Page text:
What apps do you use to find satellites?

TommyJ

New Member
What apps do you use to find satellites? Does anyone here use such applications?
My app only finds the ISS. It would be interesting for me to try to see artificial satellites with the naked eye.
After all, there are more and more of them.
No joke, there should be about 58,000 satellites by 2029
 

Janos Konya

New Member
ISS is big enough to see but others are much smaller...
You can use this page for aiming with a telescope.

They can be observed when sunlight still reaches them (they are not in the shadow of Earth)
 
Last edited:

TommyJ

New Member
Thanks for such a helpful link. Having a telescope is great. Perhaps someday I will have it. With all these new missions and companions, I think there is something to see.
Curious how far we are from Kessler syndrome?
 

Janos Konya

New Member
I think the phenomenon is a fairly close possibility. Given how much resources would be needed to recover from the consequences, it is time to address prevention as well. Otherwise, outer space will be a useless garbage dump - like the earth’s surface.
 

TommyJ

New Member
In general, the tools for this are already available. Companies around the world are developing space tugs and other similar devices.
Some of them are completely ready for use. It remains only to start using them without violating any agreements on outer space.
So there is hope.
 

Janos Konya

New Member
As for my modest information, there are mostly experimental tools only - with limited abilities and theories.
Big chunks of non-working pieces can be redirected for self destruction in the air so that they burn before touching the surface. Some of them need some help for navigating them towards the final direction and this is where we have some theoretically working idea.
But, what about the tiny particles and their extreme high speed? I did not read about a brandnew space-litter "turbo" chaser. :)
 

TommyJ

New Member
As far as I know, magnets in space do not lose their properties. Why not use this? I have not heard of such developments either.
But Skyrora and a few other companies have some news about working and already tested prototypes.
True, these are quite compact devices. I wonder if this will be used anytime soon.
 

Janos Konya

New Member
As far as I know, magnets in space do not lose their properties.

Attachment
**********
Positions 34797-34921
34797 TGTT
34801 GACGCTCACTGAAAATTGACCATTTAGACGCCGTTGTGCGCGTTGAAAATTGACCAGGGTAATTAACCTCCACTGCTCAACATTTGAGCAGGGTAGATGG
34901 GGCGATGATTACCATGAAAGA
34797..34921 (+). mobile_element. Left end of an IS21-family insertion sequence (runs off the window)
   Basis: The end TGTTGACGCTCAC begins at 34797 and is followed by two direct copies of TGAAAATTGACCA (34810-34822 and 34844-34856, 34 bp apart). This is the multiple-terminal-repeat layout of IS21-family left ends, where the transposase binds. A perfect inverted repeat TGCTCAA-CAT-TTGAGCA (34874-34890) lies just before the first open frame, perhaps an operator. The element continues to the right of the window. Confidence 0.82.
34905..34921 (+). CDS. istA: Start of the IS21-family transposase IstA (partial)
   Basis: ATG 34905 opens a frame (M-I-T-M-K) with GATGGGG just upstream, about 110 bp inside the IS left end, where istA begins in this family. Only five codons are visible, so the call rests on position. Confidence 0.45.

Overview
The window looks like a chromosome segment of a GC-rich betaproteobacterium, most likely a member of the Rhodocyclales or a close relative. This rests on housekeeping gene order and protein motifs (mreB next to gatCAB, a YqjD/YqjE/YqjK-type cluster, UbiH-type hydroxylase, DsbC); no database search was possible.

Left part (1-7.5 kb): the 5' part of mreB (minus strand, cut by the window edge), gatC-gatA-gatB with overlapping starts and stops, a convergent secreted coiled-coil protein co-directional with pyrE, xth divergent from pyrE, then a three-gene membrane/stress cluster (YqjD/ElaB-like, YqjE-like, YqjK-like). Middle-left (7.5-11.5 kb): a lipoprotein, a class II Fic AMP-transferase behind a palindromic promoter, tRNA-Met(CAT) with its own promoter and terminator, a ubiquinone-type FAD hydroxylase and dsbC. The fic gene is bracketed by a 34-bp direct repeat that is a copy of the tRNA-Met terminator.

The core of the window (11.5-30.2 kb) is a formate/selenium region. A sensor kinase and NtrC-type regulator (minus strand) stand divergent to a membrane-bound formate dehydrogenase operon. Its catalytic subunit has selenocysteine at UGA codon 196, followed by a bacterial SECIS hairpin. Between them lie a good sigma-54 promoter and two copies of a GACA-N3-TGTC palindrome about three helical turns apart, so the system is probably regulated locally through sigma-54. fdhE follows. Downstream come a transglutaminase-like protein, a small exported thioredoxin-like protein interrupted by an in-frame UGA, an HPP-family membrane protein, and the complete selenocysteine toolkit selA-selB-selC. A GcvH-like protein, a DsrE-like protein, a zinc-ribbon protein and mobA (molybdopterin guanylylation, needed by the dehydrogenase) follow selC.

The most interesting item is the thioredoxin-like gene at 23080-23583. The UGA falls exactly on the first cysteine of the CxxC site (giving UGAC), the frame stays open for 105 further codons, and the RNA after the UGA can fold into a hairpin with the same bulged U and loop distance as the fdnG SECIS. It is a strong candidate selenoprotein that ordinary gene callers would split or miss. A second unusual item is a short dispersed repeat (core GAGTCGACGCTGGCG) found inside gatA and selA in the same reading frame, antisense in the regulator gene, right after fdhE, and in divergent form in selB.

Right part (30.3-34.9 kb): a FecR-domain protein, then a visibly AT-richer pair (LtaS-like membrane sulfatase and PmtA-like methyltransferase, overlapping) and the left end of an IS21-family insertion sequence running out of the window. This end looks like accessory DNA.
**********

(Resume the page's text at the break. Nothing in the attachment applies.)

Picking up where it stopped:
:) Just a few materials would react to a magnetic field - from a really small distance, having similar speed and direction at the same time.
What would do a "space-cleaner" machine when it experiences an unfriendly hit by a scrumb of trash when it travels at speeds of many thousands of km/h speed? I think, we should send a second cleaner to get rid of the fregments of the previous one. (LOL)
 
Last edited:

TommyJ

New Member
I agree. For the device to work correctly with a magnet, it will be necessary to synchronize the speed and direction of movement of the device with the fragments. And this task can be more costly than losses from collisions with particles.
Nevertheless, we already have some tested (on Earth, of course) space tugs. Like the space tug Skyrora. The main task of such devices now is to correct the trajectory of satellites, as far as I understand. We just have to wait until they are first used. And only after that it will be possible to draw some conclusions about where we will move on.
 

Janos Konya

New Member
SPACE TUG can keep the satellites in orbit or the appropriate deflection in the direction of the atmosphere. Obviously, the structure must be durable in order to remain operational even in adverse conditions.
However, long-term efficiency may be questionable. Let’s say the structure helps keep 2 or 3 satellites in orbit - then runs out of fuel. Then both the assisted satellites and the tug become space projectiles - potential space junk. It delays the appearance of the effects of the problems, but does not eliminate them.
 

TommyJ

New Member
Some devices of this type will be able to refuel satellites. In general, I fantasize that someday there will be something like the ISS, only for satellites and space tugs. So that you can refuel and service everything that is in orbit.
It would be interesting to see how this should work as conceived by the authors.
 

Janos Konya

New Member
A space-fuel station is not a bad idea but:
- what about the compatibility in connections with previous and future satellites? Not to mention the made and purpose... China, USA, France, etc. - communication, weather, military(!)
- The biggest problem is that the debris from collisions that have already occurred, as well as the "bolts and tools" lost by astronauts, will continue to be dangerous projectiles.
 
Last edited:

TommyJ

New Member
I think engineers will deal with the problem of compatibility faster than the problem of fragments. But also, if it were advisable to make such a station at all, then someone would have already started development. I have not heard of anything like this.
Perhaps they will think about it when the work on the placement of the base station on the moon is going on.
 
Top